NodeJs on Serverless

Ulpian Morina speaking at The JS Roundabout in September, 2017
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About this talk

Watch how AWS Lambdas execute NodeJs, and if NodeJs' strengths are still effective in such an environment.


Transcript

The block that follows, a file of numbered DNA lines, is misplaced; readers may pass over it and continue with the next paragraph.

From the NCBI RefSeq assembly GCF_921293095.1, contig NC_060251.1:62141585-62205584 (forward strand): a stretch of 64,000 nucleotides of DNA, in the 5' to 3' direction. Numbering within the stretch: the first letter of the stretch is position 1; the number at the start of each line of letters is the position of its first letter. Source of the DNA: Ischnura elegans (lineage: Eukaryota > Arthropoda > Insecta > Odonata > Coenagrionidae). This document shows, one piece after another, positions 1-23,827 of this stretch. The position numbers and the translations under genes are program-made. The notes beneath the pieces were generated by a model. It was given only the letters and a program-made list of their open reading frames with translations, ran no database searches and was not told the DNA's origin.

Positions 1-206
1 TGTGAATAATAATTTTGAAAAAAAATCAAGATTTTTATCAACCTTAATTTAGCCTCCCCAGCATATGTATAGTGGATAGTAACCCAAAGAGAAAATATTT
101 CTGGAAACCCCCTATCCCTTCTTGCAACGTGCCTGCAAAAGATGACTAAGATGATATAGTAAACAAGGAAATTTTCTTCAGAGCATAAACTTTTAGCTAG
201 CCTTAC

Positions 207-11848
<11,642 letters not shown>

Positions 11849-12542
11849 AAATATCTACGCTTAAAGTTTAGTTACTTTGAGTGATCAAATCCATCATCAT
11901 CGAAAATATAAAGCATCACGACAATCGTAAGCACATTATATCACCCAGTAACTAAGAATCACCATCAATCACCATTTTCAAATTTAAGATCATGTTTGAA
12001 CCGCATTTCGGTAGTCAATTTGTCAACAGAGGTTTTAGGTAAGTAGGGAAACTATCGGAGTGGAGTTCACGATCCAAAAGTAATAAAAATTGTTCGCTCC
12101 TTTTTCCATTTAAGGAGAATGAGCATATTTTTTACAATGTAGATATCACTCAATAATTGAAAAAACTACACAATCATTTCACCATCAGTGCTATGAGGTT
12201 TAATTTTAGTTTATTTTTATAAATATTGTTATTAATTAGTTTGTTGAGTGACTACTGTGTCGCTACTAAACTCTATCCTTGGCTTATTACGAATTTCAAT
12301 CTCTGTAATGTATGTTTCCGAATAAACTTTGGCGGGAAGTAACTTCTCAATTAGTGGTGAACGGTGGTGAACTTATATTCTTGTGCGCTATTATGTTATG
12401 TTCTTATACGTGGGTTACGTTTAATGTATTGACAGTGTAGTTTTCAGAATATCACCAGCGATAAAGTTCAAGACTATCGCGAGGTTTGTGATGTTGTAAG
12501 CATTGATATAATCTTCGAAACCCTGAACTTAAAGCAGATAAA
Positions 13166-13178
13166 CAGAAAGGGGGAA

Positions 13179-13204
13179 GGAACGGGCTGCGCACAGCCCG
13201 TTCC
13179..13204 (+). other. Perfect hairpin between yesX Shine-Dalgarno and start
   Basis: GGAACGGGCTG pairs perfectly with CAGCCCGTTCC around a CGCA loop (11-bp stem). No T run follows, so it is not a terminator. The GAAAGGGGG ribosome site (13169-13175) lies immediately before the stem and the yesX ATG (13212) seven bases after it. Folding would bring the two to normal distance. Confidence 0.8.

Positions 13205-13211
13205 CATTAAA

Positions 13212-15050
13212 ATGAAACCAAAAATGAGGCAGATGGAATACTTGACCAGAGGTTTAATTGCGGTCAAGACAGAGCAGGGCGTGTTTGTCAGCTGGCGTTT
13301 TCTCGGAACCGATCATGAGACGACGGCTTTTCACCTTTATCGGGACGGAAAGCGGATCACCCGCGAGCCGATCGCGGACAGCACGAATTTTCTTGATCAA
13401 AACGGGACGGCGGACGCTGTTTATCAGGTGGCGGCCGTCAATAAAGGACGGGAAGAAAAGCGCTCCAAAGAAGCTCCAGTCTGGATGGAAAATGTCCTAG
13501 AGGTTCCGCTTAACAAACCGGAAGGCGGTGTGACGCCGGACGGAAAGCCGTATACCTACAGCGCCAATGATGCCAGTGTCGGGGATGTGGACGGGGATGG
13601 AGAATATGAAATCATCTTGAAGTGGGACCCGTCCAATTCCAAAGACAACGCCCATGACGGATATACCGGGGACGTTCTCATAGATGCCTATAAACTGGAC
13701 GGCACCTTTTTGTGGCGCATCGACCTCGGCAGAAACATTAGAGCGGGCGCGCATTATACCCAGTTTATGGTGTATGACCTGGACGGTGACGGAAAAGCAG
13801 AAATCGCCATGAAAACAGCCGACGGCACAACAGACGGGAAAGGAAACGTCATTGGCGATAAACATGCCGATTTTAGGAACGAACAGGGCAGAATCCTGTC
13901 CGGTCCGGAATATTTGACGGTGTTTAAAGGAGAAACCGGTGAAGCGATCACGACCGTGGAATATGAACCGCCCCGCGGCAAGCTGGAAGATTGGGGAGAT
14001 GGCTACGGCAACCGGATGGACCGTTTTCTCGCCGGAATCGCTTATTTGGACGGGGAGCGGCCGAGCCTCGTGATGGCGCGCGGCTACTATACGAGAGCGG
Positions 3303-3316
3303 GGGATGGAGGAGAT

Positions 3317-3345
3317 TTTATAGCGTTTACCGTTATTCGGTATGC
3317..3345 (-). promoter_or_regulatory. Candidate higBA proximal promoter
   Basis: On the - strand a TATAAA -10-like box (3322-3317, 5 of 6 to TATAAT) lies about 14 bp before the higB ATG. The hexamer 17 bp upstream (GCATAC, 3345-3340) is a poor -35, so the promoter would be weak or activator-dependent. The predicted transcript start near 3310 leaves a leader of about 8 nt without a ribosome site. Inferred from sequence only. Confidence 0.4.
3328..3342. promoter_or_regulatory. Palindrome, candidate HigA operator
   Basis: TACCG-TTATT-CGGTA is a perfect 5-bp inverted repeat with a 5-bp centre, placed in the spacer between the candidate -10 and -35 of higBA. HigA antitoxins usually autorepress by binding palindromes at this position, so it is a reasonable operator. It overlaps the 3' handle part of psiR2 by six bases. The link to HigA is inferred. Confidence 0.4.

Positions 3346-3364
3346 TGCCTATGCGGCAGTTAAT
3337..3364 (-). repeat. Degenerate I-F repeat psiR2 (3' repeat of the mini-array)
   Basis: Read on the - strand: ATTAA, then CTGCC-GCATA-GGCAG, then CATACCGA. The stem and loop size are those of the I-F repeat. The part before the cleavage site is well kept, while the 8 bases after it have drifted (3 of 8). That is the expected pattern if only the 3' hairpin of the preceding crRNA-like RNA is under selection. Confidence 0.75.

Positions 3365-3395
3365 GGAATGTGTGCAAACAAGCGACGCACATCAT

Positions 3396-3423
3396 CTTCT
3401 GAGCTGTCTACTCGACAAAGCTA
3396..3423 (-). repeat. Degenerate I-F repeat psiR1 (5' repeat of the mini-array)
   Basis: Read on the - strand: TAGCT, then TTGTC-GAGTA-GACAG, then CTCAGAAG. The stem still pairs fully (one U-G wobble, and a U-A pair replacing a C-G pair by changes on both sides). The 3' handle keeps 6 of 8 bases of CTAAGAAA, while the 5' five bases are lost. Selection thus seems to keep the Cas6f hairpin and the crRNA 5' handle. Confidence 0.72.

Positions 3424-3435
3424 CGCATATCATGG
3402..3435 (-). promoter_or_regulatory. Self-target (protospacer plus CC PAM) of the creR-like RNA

Thanks for inviting me. I don't think I've attended any JS Roundabout events but I've basically been, this is what I wanted to talk about, NodeJS on Serverless. And hopefully, I don't know who is using Serverless. Is anyone using it? My guy. I have a friend. Okay. No, I'm all friends with you. I'm Ulpian. I do a lot of things. Most of the stuff that I do is programming. That's about it. I know I have Twitter and GitHub links but email is probably the only one that I really respond to. This talk really is about raising more questions than giving answers so I'm sorry about that. This is not about the Serverless framework if you have checked that out and if you have sort of seen it. And it's also learnings in the last year. They have leading a team. We've been doing this project and we just decided to say, Let's just use Lambdas for some reason, and it has quite a lot of things like DevOp stuff for a code talk, so bear with me if you really really really hate DevOps. But it's so good. So we started this project and we decided to go with AWS Lambda because for a set of reasons. I mean it's modular and scalable. We didn't want to maintain a lot of things, we wanted to free up developer time. Also the project was run partly by a team that was an agency and they kind of wanted to make sure they could reuse code and take this to other projects and also because it was cool. That's the other reason I have to list. And so usually what we have is, when we're setting up a project, we usually have something that kind of looks like that. I know that's very very simple, but it has everything in there. Maybe a source, maybe some docs, has a nice text folder, it's all in one place, our index JS God file is there and everything. So that's kind of what it looks like and that's what the team had been used to, that's what kind of we were being used to, and that's what, we knew that wasn't going to be the case and we were gonna move on. So we looked at AWS Lambda, this is the kind of response we got, which is AWS Lambda is a compute service that runs your back end code in response to events. My first reaction was... That's kind of everything. Everything responds to an event and everything is a compute. So anyway, what it really kind of is is essentially it's a cloud platform and it's running a sort of series of EC2 machines. In the background it's running Amazon Linux, it's the Linux kernel for v4 plus. That basically essentially manages the execution of containers, Linus containers. And container being an execution environment. And what it does is it takes your code, it basically puts it in one of these containers and you have a whole sort of configuration around how you wanna run this code and how it should be. It basically starts that up and tries to freeze it in case you have subsequent sort of requests coming in to try and make it as efficient as possible. However this is erratic because it doesn't know when it's going to die, it doesn't know when it's going to live either so it's kind of, you can't really depend on it but that's how it runs. So low low level, that's essentially how it kind of is as a summary. So it's essentially, the idea is that you can write your code with a team and not care about how this is gonna be configured in any real way. You can connect DNS and everything but in terms of the server and in terms of all the configuration around that, all the maintenance around that and all the scaling around that, you don't really need to care about that. You just write some code, some logic and it's going to sort of run. The problem is that that little piece where they say everything else runs fine, that piece is not totally true and I wouldn't trust anyone that tells me everything is gonna be fine. But essentially the cool thing is that events can be anything, it does run your code pretty well, actually. And those events can be HTP requests events from other Amazon services that they run, it could be a JSON file. It supports v6 of Node. And also very importantly, usage is measured in increments of 100,000 milliseconds. That's basically the execution time of the Lambda itself, so if you, essentially, if you have your code, you have some logic that's gonna run that, it basically takes in a request. The event could be an HTTP so you have an API service. That starts executing and then it's measuring per 100 milliseconds. So if you have a long process or if you have any kind of bottleneck or anything there that's gonna start costing you money. So when we looked at Lambdas we knew that this was gonna have to be a sort of microservice approach. We knew that we were gonna have to build small pieces of code that can communicate with each other. This definition here, which I think is pretty good, says microservices is an approach to application development in which a large application is built as a suite of modular services. Each module supports a specific business goal and uses a simple well-defined interface to communicate with other sets of services. That I think pretty much rounds it off. I know there's no real consensus on sort of what microservice is and everyone has a general idea. I think that pretty much rounds it off and I said okay, well lets go with what these guys are saying. But of course that is pretty much a kind of really idealised situation. And so what we found out was that first of all, from the idea of microservices and from the services that were on Amazon it kind of mapped really well. So if you're not aware of all the services on Amazon or what they do, they have a pretty good service called API gateway which is essentially like an HTP server load balancer. It does caching as well, it's very very powerful. And it's quite easily configurable. Then you have the, what API gateway calls APIs, which we believe map to resources pretty well in the routes and then the Lambdas themselves could be basically endpoints in an API. So if you think of this as a sort of vanilla rest kind of structure for an API. You can say okay, I've got my resources, I've got the endpoints that are gonna execute. Each of these endpoints kind of serves a specific business goal or a specific sort of action that can be well-defined and everybody will be fully aware of how to sculpt that and how to write that code. And then you have things like BPC for security and so on, so it kind of mapped pretty nicely. And so what happened is we started going from that big kind of code base to something a bit more like that. So you have this Serverless folder which essentially bundles up your code base and it puts it in there. That's what actually gets sent to AWS. And this time what we ended up having was the handler.js file, which is the sort of JavaScript that will actually hold the logic for that specific function that's gonna run in the cloud. And we have this source folder which is like our services and models. So we broke up the code base into kind of what we were defining as modules so that one resource would be one module and all the endpoints would be written as separate Lambdas in the handler. I know that says hander but it's handler. Then I set a standard for the classes and the services and the models, and each model has its own repo. So take into consideration by the way that this specific project wasn't Google, right? We weren't trying to figure out, like we weren't building Deep Mind, we weren't trying to create this amazing thing, it was actually a pretty small project. And the aim of this actually initially was to get into AWS Lambda because it was a small project. And I know that there is this counterintuity about if you're doing microservices you've got to have a big team or you've got to have at least a fairly big strong team that doesn't mind cleaning up things and maintaining things all the time, which is the kind of problem that we went into. But the aim was that if we built this kind of microservice that we didn't have to care about, then it could be something really beneficial for any other project that we'd be building or any other kind of thing that you would need. If you have a Lambda that does authorization for you, if you have a Lambda that does image manipulation. Joe you're mentioning like you have Go, which is running all this encryption stuff, then you can basically split it out across this whole cluster and it does a very specific thing and you call it whenever you need to. So that was initially what we were trying to do. And we went with that microservice approach with the hope that okay, we know what we're doing, we're gonna make this work. So this is kind of what a handler started to look like. This is pseudo, but we basically, because we were creating the models and some of the modules that we were creating were sort of in their own repos, they were NPM packages. Some of them were privately held. We thought that was the best way that we could essentially use this. So that's essentially what we did. And we have these services, we have even a sort of wrapper for the handler because Amazon basically gives you the handler function that you write gives you a context and that's about it and so we wanted to do some other things, like we wanted to, and you mentioned you didn't like generators, but we put COE in there 'cause it's version six. And we started to realise actually that we're running an API services, and when you run an API service you need things like a database, you need things like image manipulation services, you need your models to come in and do the validation and all that other stuff. And so we were starting to realise, and this is a year back so there's things that have changed, but we started to realise that we need to do essentially what I would call hacks to make this work right. Like wrapping up the entire function as a COE and then giving it to Amazon to deal with. It's not the best case scenario, but we needed that because we didn't want to work, it would start complicating the situation when we started working with connections and database objects and other IO operations and you have to remember there's no backbone to this so this is completely being held on Lambda, like from beginning to end. There's no ingle EC2 machine that's orchestrating anything. So it started to look like this where we're like injecting services on this, we're wrapping a generator and then the response, the self the call back would be would hold some other dependencies that are not really clear here. So things are getting really murky. And there's issues. I know this talk is really pessimistic, but it will get better. So some of the problems around this, some of my favourite ones anyway, is the connection pooling problem. So if you imagine that you have this platform that's spinning up these containers, well you won't have anything that lasts very long. So we have an unpredictable state of executions for the Lamdas, the blew up our connection pool. We had a Postgres database. I mean, you can imagine any other kind of IO operation and we hit this test, we were running all of our tests on the API and it just went pew, it just went away, it was 500s everywhere. So what we had to do was then actually build the connection and tear it down every single invocation on the Lamda, which again, feels bad, you can realise I haven't had a good sleep for a whole year. And the other one was VPC and cold starts. So essentially the other problem is that Lamdas go cold because they cost money to run and when they go cold what I mean is that the container which was first created is gonna go away. Because if you're not like Facebook or something, you're not going to get requests every single second or every 10 seconds or whatever it is. So they essentially go away and they need to start back up again when you make another request that comes in where there are no containers. So you imagine all these containers are being spun up, they die down and then somebody enters your website and wants to do something, that hits the API and then they've got to wait because that container's gotta spin up and to run that kind of operation does take computing power. So this isn't a smart solution and believe me, in the Serverless community there is not a smart solution for this. We basically ping it every five to 10 minutes. We're basically annoyingly nudging this as much as we can, and we keep pinging every five to 10 minutes to try and keep at least one container open so there's an invocation. So you can imagine our sweet little hearts at the beginning of this project thinking oh we're going to save money, and then we get to the point where it's like wait, so we're pinging it anyway, so we're automating it EC2, anyway, it gets dark. But a VPC cold start takes up to 10 seconds to warm itself up. So if you have these Lambdas, if you have this whole infrastructure that you've set up and you have a VPC around that 'cause you really wanna be secure, then it's gonna take up to 10 seconds to warm itself up which is slow, right? We get freaked out if it's 800 milliseconds or 500 or something, so 10 seconds is a long time. The other thing is, and I wanted to put some screenshots of people having problems on stack overflow and so on where they're like, oh my God, I wrote the perfect code but it comes back 500. And it's like well, the problem with that is the way that these containers run, the way that Amazon runs your Node.js process is that it obviously simply runs Node as it is. And what it does is you can change the execution time, however the way that Lambda realises that you're finished with that Lambda is by actually checking the call stack and the event loop. And if you have something in there, then what ends up happening is that it blows up because it's past its execution limit. And so the problem is that if you imagine a developer who's kind of just used to opening up a database connection, hoisting it above the application code and its some code that's checking for a pool or checking for something on the side, that's gonna keep jumping into the event loop. And it's gonna keep sending things in the call stack saying is it alive, is it alive? So Amazon comes, Linus comes to this point where it's like well it's never finishing but I have this hard limit and I've got to kill it and it just returns to 500, the API gateway's returning to 500. Your actual Lambda is dead and buried. So there are these kind of problems that I think people hadn't quite realised because they kind of shoehorned the concept of just a machine or a server into what is actually a container. And they get these problems. Then there's this, I'm not even gonna talk about this. If you have another talk, maybe I can give? 'Cause this is a long one. Yeah, testing is horrible. Let's just leave it at that. So this was getting annoying because there was a lot of issues and I think actually the problem is the way that we think about microservices, the way that we think about code and API services actually in general, and one of the reasons, when I was speaking to Phil as well where I mentioned to him actually why it's written on the event that the benefits of Node.js and why I was questioning that when it comes to Lambda is because actually Lambda and, I personally think all sort of microservices, are very good for executing some programme, some series of instructions for a very specific reason. And in a way, node is a fast sort of engine, you can execute code very quickly but node actually is one step before that. It's a really good job queue. It's an orchestrator for you. And so one of the problems was that when we were getting to put this up on AWS Lambda we weren't realising that what we were doing, we were putting already a very good job queue into a wider infrastructure that acted as a job queue. API gateway in a way is a certain queue. It takes certain requests and it does this really really well. So that's one of the conceptual problems that I think we were getting at. And I think that Node.js still is Amazing to use in Lambda and you should still do that. It's just that the way that you use it, and the way that you think about how the service is actually running, and to Amazon's credit they do mention that AWS Lambda is good for running web services in a paragraph, in a very vague product-selly paragraph. But most of the time they're actually talking about image manipulation, they're talking about encryption, they're talking about CPU intensive tasks. So actually you can imagine yourself building a web server with Node.js and then having any IO operation be some Lambda that does some heavy task. In our case were trying to run the entire API service on just Lambdas. And so that I think took a bit more lessons than we realised. So what I think is going to happen and I think what is happening right now is that the majority of developers that are using Serverless applications, they won't be going through the microservice approach because it's hard and we're lazy as people. So what they're going to do is still leverage Serverless architecture and the way that they're going to do that is for example, very recently a tool came up which is what you're seeing over there called UP. It's written by TJ because he writes everything. And basically it's essentially a proxy service. So if anyone's used Heroku, this is your way of doing Heroku like in, I don't know, 10 seconds, five minutes, something like that. You can have an entire express.js or koa.js sort of server running and what happens is it packages that entire application without any other configuration for Serverless or microservice sort of setup. You're running it as it is and it packages that up and then it basically proxies the request that you would get into your express.js or koa.js app, and it basically shoehorns this into a Lambda and it takes this out and deploys it. Now the reason why that works is because it actually turns out that it doesn't matter how many Lambdas you have. If you have one Lambda it's fine because ultimately AWS will spawn these out as containers. So if you have your entire application in one Lambda, it'll spin as many containers needed for that. Now there are caps for this by the way. I think it's something like a hundred, a thousand requests per second. There's a cap and I think if you call them up or something then they will increase this for you. But the point is that you only need one version of your code and it'll still function fine. If you have 10 Lambdas or if you have one, the scaling is the same. So that's one reason why it'll work. But really importantly, so basically what these guys are doing in the AWS Lambda world is useless because all we need is one container, not all of them. But this brought me this question and this point that it changes the way that we're writing JavaScript. And it changes the way that we're sort of designing our web services. And then the logic that we ultimately write is very different as well because the way that we're writing dependencies and the way that we are sort of pooling in libraries and so on becomes really different. I mean, when you're writing a web server and you have that one instance and the machine is going to be running fine, you can hoist your dependencies, you can pool connection, you can do all these things and you know it's going to be cached and you know it's gonna be fine. That's not the case now. And we have to think much more stateless, we have to think much more functional in order for this to work. But I think that people, as I said, because we're lazy, I think we're just gonna build out application the way we've been doing now and use a tool like UP to basically just push it up into Lambda and think that we're gonna be fine. So looking back on this, there was a sort of, like I've been thinking about a sort of proposal of what we could do. And just thinking about how, if we are sort of, if it's too hard to maintain the large series of code bases around modules to build our API service, how do we make a lazy way to make that possible? So I think that the way we do that is by we have to build functional stateless code bases and is anyone here aware with IOC, inversion of control? Right, so basically the idea is that we build out classes for example, or objects. And we push out the control not in the class itself, but in the module that we're requiring. If you have a code base and you're using a concept like IOC, it means that you can list out your dependencies, you don't really care where they come from, you're just injecting your dependencies, they come into all your classes, and then you purely care about the logic. It's still one code base and I'll show you an example of this. It's all one code base. But behind the scenes we can take out those modules because they're so cleanly decoupled and we can do the kind of boring and also just long work of taking this out and putting it on a Lambda and then doing the rest of the configuration stuff. So APIs that are sculpted around resources, Lambda handlers can become the endpoints. The gateway APIs can take those as resources the same way that we've done it. It's not a bad idea, it actually worked very well it was just really laborious. And also monitoring and metrics are easier, they make more sense when Lambdas are split. There are a couple of small projects that are using that tool which I showed you, UP, it just takes your entire thing and proxies it, but the problem is error handling becomes a huge issue and there's just now way to see what's actually happening, monitoring becomes an even bigger problem. Proxying services like that, they add 500 milliseconds to the round trip, up to, most of the time it is. When people say up to 500 it's like yeah, it's always there. So they always add that to the round trip, and also, I don't know, there's something dirty about the idea of shoehorning an entire application in Lambda, maybe I haven't got around to that yet. Also the nature of Node.js fits better with this concept, it was actually really interesting seeing your point about CSP because there's, I think things like that can definitely be used to kind of inspire the thinking of how do you get these two pieces to work together? How do you get them to communicate but do quite specific things? And also to use Node in its sort of maximum. So if you will allow me some shameless advertising, the people who are doing this project is the reason, they're hiring developers, they're looking for good developers, they also write good code. So you can visit that GitHub link. SLS Press is basically a framework that will allow you to, not in the way that I showed you by proxying, so you take a whole application and deploy it, not that way, but I think a more efficient way. They allow you to set up routes if you're used to express.js, you're used to this, you have a handler, you set up all your routes, you write all your functions in the way that you would with express.js, except that all of this goes to AWS Lambda and you start leveraging the beautiful world that is AWS. I hope I haven't put you off by my pessimistic talk about how bad AWS is, 'cause it's actually really good. But I'm just trying to show the minefields, and I'm also just trying to sketch out the thinking that kind of inspired me to think about well actually, where do we go with wall this? And I use Golang as well for example, and Golang's perfect, you can write a series of instructions, it runs very fast, it's very good. But I think when it comes to Node.js as JavaScript developers we, and I'm not trying to like, which all due respect, we're kind of all over the place when it comes to conceptually thinking about things because that's kind of the power of Node.js that you could potentially do anything you want to with JavaScript, but there is a danger to that in which we kind of murky the waters of the concepts of programming when we get into specific things like this. And that's exactly what happened with us. And so that was the talk, I hope there's a lot of food for thought and questions and so on. If you have any questions I'd be happy to take them. Thank you.